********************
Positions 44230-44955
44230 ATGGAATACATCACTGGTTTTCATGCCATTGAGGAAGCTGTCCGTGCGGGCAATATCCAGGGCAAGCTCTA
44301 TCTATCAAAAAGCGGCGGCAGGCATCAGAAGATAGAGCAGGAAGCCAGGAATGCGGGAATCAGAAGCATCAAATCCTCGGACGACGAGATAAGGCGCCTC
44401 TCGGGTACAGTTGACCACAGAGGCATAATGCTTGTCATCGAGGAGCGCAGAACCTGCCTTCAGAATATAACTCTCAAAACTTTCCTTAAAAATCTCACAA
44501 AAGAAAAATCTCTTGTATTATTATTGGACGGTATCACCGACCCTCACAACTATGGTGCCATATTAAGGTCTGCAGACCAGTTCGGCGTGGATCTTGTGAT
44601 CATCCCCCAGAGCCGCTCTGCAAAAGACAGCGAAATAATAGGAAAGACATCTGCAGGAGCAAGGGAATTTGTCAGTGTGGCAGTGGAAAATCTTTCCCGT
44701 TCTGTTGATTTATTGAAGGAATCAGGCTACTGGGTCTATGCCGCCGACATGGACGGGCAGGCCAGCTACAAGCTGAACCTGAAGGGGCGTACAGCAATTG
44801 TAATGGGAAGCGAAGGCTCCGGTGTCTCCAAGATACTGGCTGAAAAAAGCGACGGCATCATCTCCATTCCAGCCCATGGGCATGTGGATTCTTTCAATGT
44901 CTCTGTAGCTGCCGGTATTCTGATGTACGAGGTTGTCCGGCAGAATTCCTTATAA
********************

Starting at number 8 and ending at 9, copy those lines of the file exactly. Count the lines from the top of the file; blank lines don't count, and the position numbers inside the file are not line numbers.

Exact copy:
44801 TAATGGGAAGCGAAGGCTCCGGTGTCTCCAAGATACTGGCTGAAAAAAGCGACGGCATCATCTCCATTCCAGCCCATGGGCATGTGGATTCTTTCAATGT
44901 CTCTGTAGCTGCCGGTATTCTGATGTACGAGGTTGTCCGGCAGAATTCCTTATAA